Texas Parks & Wildlife Magazine   


Nov 2011 cover image

Home on the Range

Visitors can now get a closer look at the historic bison herd at Caprock Canyons.

By Rob McCorkle

Visitors to Caprock Canyons State Park on the Rolling Plains can enjoy a “Yellowstone-type experience” now that the Texas State Bison Herd has been allowed to graze on open range on more than 700 acres near the park entrance.

Once confined to a holding pen on 300 acres of the park, where they could be viewed at a distance from an overlook near the visitors center, the 80 descendants of the great southern plains bison herd were released in September to roam the grasslands below the escarpment in what park Superintendent Donald Beard describes as a “semi-free-ranging state.”

“This is first and foremost a restoration project, not an exhibit,” Beard asserts. “We’re not just showing the bison but are restoring an indigenous animal to its native habitat.”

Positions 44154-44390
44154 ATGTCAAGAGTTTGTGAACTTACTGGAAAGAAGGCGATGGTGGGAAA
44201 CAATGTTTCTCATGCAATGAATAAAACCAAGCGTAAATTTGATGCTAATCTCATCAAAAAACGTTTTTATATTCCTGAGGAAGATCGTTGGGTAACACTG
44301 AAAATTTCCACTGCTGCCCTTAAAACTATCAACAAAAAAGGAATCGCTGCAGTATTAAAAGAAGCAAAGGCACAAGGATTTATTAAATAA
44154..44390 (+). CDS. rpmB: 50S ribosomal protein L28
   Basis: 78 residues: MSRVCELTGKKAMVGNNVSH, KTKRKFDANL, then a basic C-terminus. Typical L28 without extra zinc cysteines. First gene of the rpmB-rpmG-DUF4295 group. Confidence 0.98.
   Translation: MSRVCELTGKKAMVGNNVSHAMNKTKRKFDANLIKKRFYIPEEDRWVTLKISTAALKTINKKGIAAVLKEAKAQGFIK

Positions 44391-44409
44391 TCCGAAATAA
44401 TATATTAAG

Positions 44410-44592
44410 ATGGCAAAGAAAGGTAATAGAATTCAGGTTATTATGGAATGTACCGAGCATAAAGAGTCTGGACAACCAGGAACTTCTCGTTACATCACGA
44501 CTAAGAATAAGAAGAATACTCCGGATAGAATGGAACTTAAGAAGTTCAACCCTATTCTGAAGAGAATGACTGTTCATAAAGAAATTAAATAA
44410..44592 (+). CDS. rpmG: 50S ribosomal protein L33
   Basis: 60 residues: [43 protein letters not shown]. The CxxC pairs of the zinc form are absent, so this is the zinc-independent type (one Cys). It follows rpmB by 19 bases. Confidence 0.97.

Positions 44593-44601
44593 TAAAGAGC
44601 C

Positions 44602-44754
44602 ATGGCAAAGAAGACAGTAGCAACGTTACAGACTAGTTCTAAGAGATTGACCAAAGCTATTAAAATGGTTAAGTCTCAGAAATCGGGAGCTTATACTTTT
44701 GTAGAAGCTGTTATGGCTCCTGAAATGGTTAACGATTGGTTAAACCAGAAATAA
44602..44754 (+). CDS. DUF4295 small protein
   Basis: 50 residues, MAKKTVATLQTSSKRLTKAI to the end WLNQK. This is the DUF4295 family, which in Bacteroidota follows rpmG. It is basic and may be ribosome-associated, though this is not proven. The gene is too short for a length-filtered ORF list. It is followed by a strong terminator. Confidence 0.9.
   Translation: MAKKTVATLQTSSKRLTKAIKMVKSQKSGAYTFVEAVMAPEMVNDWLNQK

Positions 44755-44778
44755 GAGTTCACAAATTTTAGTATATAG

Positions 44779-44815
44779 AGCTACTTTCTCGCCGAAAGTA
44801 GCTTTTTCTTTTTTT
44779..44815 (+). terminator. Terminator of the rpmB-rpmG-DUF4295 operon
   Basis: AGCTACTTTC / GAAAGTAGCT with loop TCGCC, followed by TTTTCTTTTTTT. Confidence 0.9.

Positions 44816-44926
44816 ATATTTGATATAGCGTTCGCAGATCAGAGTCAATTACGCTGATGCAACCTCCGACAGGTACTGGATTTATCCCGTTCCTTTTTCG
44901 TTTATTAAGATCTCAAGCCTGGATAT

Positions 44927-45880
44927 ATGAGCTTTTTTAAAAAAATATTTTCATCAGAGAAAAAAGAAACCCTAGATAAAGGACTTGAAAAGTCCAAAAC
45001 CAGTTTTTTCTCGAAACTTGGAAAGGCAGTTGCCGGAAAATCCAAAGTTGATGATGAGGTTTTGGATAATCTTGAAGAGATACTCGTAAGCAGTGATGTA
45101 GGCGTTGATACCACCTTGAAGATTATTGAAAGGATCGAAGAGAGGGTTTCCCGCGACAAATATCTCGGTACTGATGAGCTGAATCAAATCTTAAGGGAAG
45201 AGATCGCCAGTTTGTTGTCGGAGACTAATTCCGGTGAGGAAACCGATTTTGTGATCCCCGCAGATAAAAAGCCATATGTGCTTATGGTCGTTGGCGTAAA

The shaggy beasts, which can weigh up to a ton, can be found grazing and lolling about the restored prairie inside the park in front of the visitor center and on the north and south sides of nearby Lake Theo. For safety and environmental reasons, the bison are fenced off from the lake’s campground and day use area.

Beard says safety and education are the watchwords for the first phase of the Texas Parks and Wildlife Department’s bison restoration project, which one day aims to have the bison roaming all 15,000 acres of the state park. Visitors will see numerous signs warning them to keep a safe distance (no closer than 50 feet) from the bison and not to feed the animals.

The public has been clamoring for a chance to view the bison up close ever since the remnants of legendary Panhandle pioneer rancher Charles Goodnight’s historic bison herd were introduced to the park in 1998, Beard says. The Goodnight herd was one of five foundation herds that supplied stock to save American bison from extinction and represents the last of the southern plains bison herd.

“People need to keep in mind when they’re viewing these magnificent animals that the Texas State Bison Herd represents a distinctive genetic entity that is integral to any effort to conserve the south plains bison,” notes Texas state parks natural resources director David Riskind. “The southern herd is a culturally, and now genetically, distinct subset of the plains bison. Its conservation value is highly significant.”

To learn more, call the park at (806) 455-1492 or visit www.tpwd.state.tx.us/caprockcanyons.



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